• Motorists and transporters are paying more than double what their counterparts in Addis Ababa are paying, where a litre of petrol is Sh51.28.
• In Uganda, which imports part of its fuel through the Port of Mombasa, a litre of super petrol is retailing at Sh131.
Kenyans are paying up to Sh19 more for a litre of petrol compared to their East African neighbours of Tanzania, Uganda and Rwanda as heavy taxation takes a toll on consumers.
Motorists and transporters are paying more than double what their counterparts in Addis Ababa are paying, where a litre of petrol and diesel are retailing at an equivalent of Sh51.28 and Sh44.66, respectively.
In Uganda, which imports part of its fuel through the Port of Mombasa, a litre of super petrol is retailing at Sh131 which is lower compared to Kenya's Sh134.72.
A litre of diesel in the neighbouring country is slightly higher, by Sh2, retailing at Sh117.28 compared to Sh115.60, despite the products going through Kenya into the landlocked country.
In Dar es Salaam, a litre of super petrol is retailing at Sh115.26, which is Sh19.46 less than that of Nairobi.
Diesel is going for Sh106.90 while kerosene is retailing at Sh103.34, compared to Nairobi's pump price of Sh110.82.
A litre of petrol and diesel in Kigali(Rwanda) is Sh121.08 and Sh110, respectively, despite being a land-locked country importing through Tanzania and Kenya.
On Tuesday, fuel prices in Kenya hit a historic high after prices of petrol, diesel and kerosene increasing by Sh7.58, Sh7.94 and Sh12.97, respectively.
“The prices are inclusive of the eight per cent Value Added Tax in line with the Finance Act 2018, the Tax Act 2018, the Tax Laws(Amendment) Act 2020 and the revised rates for excise duty adjustment for inflation,” EPRA director general Daniel Kiptoo said.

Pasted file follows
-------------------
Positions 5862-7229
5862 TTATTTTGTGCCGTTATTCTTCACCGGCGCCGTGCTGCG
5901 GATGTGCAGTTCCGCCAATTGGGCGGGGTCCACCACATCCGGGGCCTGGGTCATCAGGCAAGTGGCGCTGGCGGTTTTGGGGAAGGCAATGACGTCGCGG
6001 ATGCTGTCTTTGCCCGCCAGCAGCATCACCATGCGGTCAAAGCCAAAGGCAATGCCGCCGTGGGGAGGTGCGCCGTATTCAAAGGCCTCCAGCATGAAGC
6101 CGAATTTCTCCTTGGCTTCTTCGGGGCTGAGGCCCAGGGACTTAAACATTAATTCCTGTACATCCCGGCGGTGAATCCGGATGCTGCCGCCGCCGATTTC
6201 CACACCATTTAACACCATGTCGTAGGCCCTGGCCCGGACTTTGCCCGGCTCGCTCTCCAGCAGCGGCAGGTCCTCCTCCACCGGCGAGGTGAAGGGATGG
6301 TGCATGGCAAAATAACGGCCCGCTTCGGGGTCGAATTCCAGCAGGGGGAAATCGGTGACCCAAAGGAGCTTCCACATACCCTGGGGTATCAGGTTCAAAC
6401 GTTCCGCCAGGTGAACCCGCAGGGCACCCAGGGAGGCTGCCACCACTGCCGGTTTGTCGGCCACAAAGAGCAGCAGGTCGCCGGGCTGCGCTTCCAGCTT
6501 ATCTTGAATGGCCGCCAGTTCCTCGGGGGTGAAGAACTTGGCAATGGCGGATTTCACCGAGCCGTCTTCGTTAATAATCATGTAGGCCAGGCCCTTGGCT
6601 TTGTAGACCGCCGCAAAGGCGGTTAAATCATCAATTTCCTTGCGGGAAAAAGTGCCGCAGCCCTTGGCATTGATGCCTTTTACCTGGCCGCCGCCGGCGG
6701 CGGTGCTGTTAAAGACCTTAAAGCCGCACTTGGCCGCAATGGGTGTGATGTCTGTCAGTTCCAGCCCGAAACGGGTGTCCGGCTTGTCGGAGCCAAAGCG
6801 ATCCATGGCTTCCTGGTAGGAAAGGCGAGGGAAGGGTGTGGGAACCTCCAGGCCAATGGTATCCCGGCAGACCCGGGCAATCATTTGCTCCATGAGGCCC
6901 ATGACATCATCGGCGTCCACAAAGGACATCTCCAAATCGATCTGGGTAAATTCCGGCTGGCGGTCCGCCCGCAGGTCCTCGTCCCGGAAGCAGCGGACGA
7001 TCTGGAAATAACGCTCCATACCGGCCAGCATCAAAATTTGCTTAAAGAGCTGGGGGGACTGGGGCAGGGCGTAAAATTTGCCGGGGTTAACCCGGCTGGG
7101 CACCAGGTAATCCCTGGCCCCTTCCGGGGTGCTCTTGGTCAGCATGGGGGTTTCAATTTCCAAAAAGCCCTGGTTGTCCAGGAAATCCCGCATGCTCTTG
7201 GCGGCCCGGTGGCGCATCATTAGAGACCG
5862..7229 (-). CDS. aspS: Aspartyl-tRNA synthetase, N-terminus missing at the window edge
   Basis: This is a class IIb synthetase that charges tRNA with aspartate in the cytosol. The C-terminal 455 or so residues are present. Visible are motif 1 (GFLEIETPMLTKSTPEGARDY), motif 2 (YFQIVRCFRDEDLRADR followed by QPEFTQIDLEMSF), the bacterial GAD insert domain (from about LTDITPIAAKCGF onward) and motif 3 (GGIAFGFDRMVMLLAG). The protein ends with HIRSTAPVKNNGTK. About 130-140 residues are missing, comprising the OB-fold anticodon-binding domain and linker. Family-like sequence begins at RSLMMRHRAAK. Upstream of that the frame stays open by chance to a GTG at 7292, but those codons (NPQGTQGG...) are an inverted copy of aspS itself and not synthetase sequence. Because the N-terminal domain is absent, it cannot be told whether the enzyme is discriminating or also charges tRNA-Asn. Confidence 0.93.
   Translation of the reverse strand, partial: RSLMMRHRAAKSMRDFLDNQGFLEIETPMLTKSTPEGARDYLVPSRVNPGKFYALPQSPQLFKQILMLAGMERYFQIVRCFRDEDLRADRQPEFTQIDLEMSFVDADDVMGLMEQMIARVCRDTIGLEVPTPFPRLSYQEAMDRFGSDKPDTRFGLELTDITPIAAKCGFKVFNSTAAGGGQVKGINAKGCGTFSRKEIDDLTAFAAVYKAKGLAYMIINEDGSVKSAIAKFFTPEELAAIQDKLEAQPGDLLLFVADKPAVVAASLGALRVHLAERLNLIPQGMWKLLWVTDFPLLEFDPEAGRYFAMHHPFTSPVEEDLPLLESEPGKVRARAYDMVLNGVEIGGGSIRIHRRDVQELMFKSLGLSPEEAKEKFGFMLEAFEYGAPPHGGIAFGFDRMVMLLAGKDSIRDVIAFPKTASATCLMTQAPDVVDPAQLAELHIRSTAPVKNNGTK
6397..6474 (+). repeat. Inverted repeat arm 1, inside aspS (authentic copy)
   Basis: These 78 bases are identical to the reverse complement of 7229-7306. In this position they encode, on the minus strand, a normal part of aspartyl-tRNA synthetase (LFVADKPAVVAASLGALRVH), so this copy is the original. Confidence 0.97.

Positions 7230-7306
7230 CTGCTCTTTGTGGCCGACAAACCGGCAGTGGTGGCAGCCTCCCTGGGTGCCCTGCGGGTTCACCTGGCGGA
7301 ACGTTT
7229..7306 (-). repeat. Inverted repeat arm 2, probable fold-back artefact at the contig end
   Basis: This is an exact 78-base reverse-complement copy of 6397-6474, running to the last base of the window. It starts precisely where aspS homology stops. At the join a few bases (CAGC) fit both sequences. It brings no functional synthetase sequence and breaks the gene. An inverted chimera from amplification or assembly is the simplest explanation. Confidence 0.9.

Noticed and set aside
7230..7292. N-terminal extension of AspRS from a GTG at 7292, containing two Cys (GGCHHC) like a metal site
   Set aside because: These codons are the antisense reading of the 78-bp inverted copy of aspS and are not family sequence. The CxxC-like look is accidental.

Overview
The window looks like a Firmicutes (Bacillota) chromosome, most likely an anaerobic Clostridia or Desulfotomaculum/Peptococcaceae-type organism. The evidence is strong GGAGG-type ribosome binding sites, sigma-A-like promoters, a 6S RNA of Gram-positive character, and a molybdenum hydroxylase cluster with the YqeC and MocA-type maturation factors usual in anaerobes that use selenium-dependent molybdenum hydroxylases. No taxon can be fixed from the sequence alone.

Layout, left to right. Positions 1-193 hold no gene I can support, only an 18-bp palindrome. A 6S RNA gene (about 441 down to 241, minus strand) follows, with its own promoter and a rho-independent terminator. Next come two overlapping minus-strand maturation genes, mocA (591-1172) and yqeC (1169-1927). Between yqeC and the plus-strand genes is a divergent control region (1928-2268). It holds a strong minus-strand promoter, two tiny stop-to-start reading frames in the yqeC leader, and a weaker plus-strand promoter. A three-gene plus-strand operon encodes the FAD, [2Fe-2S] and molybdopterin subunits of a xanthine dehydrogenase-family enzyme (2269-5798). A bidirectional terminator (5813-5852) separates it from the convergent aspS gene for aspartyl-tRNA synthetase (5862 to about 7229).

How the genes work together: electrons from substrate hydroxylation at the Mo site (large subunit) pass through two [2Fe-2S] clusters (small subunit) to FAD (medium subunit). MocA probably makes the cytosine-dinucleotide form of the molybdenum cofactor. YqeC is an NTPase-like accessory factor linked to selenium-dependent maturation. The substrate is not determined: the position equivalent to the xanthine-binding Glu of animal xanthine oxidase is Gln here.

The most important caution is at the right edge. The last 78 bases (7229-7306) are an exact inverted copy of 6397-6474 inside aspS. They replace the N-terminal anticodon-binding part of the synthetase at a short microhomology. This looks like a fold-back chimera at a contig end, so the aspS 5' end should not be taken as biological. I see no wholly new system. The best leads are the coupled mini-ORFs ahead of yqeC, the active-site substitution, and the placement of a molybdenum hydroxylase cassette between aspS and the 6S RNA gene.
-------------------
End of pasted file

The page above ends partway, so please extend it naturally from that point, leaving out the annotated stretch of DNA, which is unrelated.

The increase came despite lower global crude prices in August which averaged $70.75 a barrel, down from $75.17 in July, and a drop in the landed cost of fuel at the Port of Mombasa.
Consumers in the country pay at least nine different taxes on fuel products which constitute the biggest share of final pump prices.
They include excise duty which takes the lion's share of Sh21.95 of every litre of petrol followed by the Road Maintenance Levy (Sh18).
VAT has been adjusted upwards to Sh9.98 while the Petroleum Development levy is charged at Sh5.40.
Other levies included in the fuel pricing are Petroleum Regulatory Levy, Railway Development Levy, Anti-adulteration Levy, Merchant Shipping Levy and the Import Declaration Fee.
The high fuel prices are expected to increase the cost of living in the country, where inflation has been rising since April, hitting an 18-month high of 6.57 in August.
Manufacturers and transporters have since warned of a jump in the cost of goods and services as they move to pass the high operational costs, occasioned by the fuel price jump, to the consumers.
Agricultural products are also expected to become costlier as diesel is a key input in production, mainly in large scale farming where machinery is used.
A number of other taxes introduced by the Finance Act 2021 are also expected to impact the cost of production in the country, affecting the prices of finished goods in the retail market.
The Consumers Federation of Kenya (COFEK) has since called on the President to request parliament to review the Finance Act.
“We need to ease the cost of living especially by dropping added taxes on cooking gas, fuel and essentials foodstuffs,” Secretary-General Stephen Mutoro said.
Edited by D Tarus